A deciduous tree up to 60 ft high, with a trunk 6 ft in girth; young shoots furnished (often thinly) with comparatively long hairs or with short velvety down. Leaves oblong to oval, mostly rounded or heart-shaped at the base, tapered at the apex to a short slender point, the margins set with triangular or btistle-like teeth; 5 to 8 in. long, 2 to 31⁄2 in. wide. The leaves vary much in regard to downiness, and according to Wilson there may be found on the same tree some nearly or quite glabrous, and others clothed beneath with a whitish felt; stalk 1⁄4 to 1⁄2 in. long, usually hairy. Male catkins 4 to 5 in. long. Nuts variable in size, in some forms being as large as the best class of Spanish chestnut. There are usually two or three in one husk, which is 2 in. wide and covered with straw-coloured spines and clothed with soft down.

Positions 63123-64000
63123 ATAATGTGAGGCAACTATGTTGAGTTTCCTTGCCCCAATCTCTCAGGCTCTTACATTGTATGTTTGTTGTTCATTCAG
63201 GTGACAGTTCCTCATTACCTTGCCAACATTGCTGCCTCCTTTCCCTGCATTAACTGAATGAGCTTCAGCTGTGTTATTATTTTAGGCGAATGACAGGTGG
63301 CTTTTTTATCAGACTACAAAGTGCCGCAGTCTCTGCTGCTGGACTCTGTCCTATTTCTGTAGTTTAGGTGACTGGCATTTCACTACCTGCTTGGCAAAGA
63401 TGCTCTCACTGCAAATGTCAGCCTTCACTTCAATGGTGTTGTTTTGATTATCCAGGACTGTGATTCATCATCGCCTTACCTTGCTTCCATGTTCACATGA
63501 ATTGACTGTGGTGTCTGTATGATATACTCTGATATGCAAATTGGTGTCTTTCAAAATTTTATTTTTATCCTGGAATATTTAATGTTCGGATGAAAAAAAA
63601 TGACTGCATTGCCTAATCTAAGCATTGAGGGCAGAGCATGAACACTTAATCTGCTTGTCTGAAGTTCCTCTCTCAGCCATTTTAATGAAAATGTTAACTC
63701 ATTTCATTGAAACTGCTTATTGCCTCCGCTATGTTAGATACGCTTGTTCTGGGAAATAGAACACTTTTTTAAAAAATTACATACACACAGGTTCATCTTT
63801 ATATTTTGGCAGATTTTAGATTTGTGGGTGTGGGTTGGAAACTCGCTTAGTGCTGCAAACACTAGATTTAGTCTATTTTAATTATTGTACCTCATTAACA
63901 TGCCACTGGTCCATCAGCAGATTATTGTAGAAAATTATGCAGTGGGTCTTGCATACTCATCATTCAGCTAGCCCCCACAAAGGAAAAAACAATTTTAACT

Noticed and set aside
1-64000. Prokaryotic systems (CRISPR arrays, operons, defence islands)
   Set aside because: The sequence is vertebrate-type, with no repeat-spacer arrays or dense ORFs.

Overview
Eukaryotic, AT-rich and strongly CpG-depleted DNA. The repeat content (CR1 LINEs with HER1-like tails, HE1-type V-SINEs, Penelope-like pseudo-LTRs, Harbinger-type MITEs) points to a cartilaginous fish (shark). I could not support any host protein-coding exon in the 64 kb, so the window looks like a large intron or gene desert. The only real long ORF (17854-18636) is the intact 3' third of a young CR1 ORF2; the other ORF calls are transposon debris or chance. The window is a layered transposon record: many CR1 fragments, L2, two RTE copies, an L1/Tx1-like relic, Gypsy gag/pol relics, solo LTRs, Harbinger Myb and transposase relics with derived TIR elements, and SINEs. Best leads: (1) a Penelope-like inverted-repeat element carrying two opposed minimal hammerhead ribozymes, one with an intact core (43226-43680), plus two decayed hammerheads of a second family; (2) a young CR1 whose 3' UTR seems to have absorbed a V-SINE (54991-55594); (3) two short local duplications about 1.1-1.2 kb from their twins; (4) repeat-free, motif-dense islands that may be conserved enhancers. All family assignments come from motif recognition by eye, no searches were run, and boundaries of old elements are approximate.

Native of China, of which country it is the common chestnut, occurring as it does, wild or cultivated, from Peking to the far west. It is undoubtedly a native of Szechwan, where it is very common and whence Wilson introduced it to the Arnold Arboretum in 1908. Plants under his number 1141 are growing at Kew, and are quite hardy although slow and bushy in growth. The largest is now 28 ft high (1966). It had previously been introduced from Peking by Sargent in 1903. The earlier botanists confused it with C. sativa, the European chestnut, but it can usually be distinguished by the down and hairs on the young shoots. Its leaf-stalks in general are also shorter, being, even on large leaves, sometimes only 1⁄4 in. long. The tree is valued in China for its edible nuts and as a source of fuel, which is obtained by a system of coppicing.